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Robin Gibb announces 'spectacular' recovery from colon cancer

Robin Gibb in 2010

Robin Gibb is back in good health, he said Friday, eager to start gaining some weight and preparing for his classical concert debut coming in April.

Gibb, whose twin brother Maurice died at 53 of twisted intestine caused by a congenital defect shared by Robin, set the record straight after recently battling a condition widely reported to be cancer.

"It's all simple," he told BBC Radio 2's Steve Wright on Friday (via the Daily Mail). "I was diagnosed with a growth in my colon. It was removed. And I've been treated for that by a brilliant doctor, and in their own words 'the results have been spectacular.' "

After Gibb was rushed to the hospital suffering from abdominal pain in November, the Ministry of Gossip passed along a Sunday Mirror account alleging Gibb had liver cancer. According to the Sun, the singer later issued a statement saying he was being treated for inflammation of the colon.

Only last month, his spokesman told the BBC, "Robin is responding well to treatment and we are very upbeat about his recovery. As always chemotherapy has taken its toll, but Robin feels good."

About his shockingly thin appearance, Gibb said no worries -- his appetite is great again and he's looking forward to gaining some weight.

"I love food, I love eating," he told the BBC, adding, "I've always been thin. If you go back to when we first started I've always been skinny. It's hard for me to put on weight."

The singer and prolific songwriter, who enjoyed massive worldwide fame as part of the Bee Gees with Maurice and older brother Barry Gibb, will make his classical music concert debut in April. Robin Gibb will lead a performance of "The Titanic Requiem," a new work composed by him and his son, RJ, on the 100th anniversary of the ship's sinking.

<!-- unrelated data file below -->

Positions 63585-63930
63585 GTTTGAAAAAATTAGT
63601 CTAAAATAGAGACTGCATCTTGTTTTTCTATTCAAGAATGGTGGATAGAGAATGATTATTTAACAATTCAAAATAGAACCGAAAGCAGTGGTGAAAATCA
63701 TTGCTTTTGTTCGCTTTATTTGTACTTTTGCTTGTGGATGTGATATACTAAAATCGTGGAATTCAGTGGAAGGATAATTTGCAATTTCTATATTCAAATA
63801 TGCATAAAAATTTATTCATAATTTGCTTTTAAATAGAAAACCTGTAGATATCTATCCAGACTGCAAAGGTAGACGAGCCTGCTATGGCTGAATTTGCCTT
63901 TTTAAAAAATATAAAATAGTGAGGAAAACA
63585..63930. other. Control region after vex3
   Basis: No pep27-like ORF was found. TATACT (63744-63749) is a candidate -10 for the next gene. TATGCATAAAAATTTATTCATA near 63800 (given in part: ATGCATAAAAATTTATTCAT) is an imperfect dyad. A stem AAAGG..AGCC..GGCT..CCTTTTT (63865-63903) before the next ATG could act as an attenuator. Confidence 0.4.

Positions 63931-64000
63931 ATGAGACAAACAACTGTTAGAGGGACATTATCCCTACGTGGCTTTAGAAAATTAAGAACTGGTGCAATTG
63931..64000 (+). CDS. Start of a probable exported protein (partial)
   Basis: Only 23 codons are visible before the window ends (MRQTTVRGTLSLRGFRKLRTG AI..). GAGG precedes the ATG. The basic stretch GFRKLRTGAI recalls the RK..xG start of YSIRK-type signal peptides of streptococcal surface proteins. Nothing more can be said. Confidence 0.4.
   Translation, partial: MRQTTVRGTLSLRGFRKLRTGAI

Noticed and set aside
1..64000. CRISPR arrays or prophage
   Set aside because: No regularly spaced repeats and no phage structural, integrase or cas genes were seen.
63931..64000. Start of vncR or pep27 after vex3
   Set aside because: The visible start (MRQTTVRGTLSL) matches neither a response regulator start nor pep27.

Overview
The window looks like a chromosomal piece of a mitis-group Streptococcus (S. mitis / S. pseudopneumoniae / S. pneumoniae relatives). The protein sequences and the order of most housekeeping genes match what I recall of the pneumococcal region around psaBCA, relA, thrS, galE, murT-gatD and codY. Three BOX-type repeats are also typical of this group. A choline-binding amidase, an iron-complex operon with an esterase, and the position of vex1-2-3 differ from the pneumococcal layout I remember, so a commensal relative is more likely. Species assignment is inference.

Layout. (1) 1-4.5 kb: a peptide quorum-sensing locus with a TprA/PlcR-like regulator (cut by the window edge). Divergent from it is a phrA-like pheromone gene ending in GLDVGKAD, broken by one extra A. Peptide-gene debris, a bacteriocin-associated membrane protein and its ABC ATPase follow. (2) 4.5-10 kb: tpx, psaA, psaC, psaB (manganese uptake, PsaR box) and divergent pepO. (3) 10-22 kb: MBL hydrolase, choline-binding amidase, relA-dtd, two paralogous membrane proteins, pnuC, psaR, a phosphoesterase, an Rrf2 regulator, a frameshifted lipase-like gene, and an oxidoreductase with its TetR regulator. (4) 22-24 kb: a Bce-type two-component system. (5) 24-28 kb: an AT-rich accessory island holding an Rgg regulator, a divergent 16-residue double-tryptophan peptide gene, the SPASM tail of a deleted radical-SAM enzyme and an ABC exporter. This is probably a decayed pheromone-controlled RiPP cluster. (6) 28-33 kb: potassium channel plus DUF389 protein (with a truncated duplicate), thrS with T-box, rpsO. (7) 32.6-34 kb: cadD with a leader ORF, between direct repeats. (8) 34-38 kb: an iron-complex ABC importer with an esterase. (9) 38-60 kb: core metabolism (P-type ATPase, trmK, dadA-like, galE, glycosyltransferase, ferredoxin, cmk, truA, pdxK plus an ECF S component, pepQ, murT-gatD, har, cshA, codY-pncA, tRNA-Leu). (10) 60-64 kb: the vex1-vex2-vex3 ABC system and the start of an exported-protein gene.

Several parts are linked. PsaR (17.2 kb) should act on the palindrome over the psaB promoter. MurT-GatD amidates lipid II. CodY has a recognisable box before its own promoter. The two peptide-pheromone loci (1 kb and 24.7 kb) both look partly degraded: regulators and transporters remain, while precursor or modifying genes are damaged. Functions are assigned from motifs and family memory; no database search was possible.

Hear a bit of "The Titanic Requiem" as it was recorded, and see the two collaborators discussing the project, in the video below."Jive Talkin'," this ain't.

 

ALSO: 

Robin Gibb of the Bee Gees is fighting cancer

Joyce DeWitt, Suzanne Somers reunite after 30 years, talk about John Ritter

Florence Henderson brought home a souvenir from one-night stand with a New York mayor

— Christie D'Zurilla
Twitter.com/dzurillaville

Photo: Robin Gibb on "American Idol" in May 2010. Credit: Vince Bucci / Fox


inistry of Gossip

The gospel on celebrity and pop culture

Category: The 1970s

Joyce DeWitt, Suzanne Somers reunite after 30 years, talk Ritter

Joyce DeWitt and Suzanne Somers reunited recently for the first time in 30 years, sitting down for the Thursday episode of Somers' "Breaking Through" Web series, revisiting their "Three's Company" time together and remembering their last conversations with John Ritter -- plus a couple other sexy somethings about their former costar.

It was a chat DeWitt ultimately pegged as "unexpected, way cool, pretty wonderful," while Somers dubbed it "a teaching moment in reconciliation and resolution."

"I do want you to know how much I learned from watching you, and I do want you to know how awed by all your 'subtext,' which I'd never heard the word," the one with the business mind (Somers) told the one with the drama training (DeWitt). "And you're the first person who told me we were doing farce, and at first I thought we were talking about farts or something but ... I really didn't know anything."

PHOTOS: Thirty years ago

DeWitt said she never thought the producers would let Somers go after five years, and the two agreed that those in charge "could not respect the feminine contribution" -- meaning, could not see why the men and women on the show should be paid equally.

Whatever the women's "ick" may have been that kept them apart over the years, they put it aside for the three-part webisode (part two is above, part one below). Warmly remembering Ritter, who died suddenly in September 2003, they praised his comedic gifts and then got down to business, discussing his possible, ahem, liaisons on set.

"I think Jonathan and a lot of our guest stars," um, ya-know ya-know, DeWitt hinted.

"No!," said a shocked Somers. "No!"

"That's what I got told later."

"Well, John was very horny," Somers conceded. "I mean, like, the horniest guy I've ever known, but it all seemed very innocent. I guess not!"

 

ALSO:

Farrah Fawcett's red swimsuit donated to Smithsonian

Kristy McNichol of "Family," "Empty Nest" comes out as a lesbian

David Cassidy pleads no contest to driving under the influence, gets probation

— Christie D'Zurilla
twitter.com/dzurillaville

 
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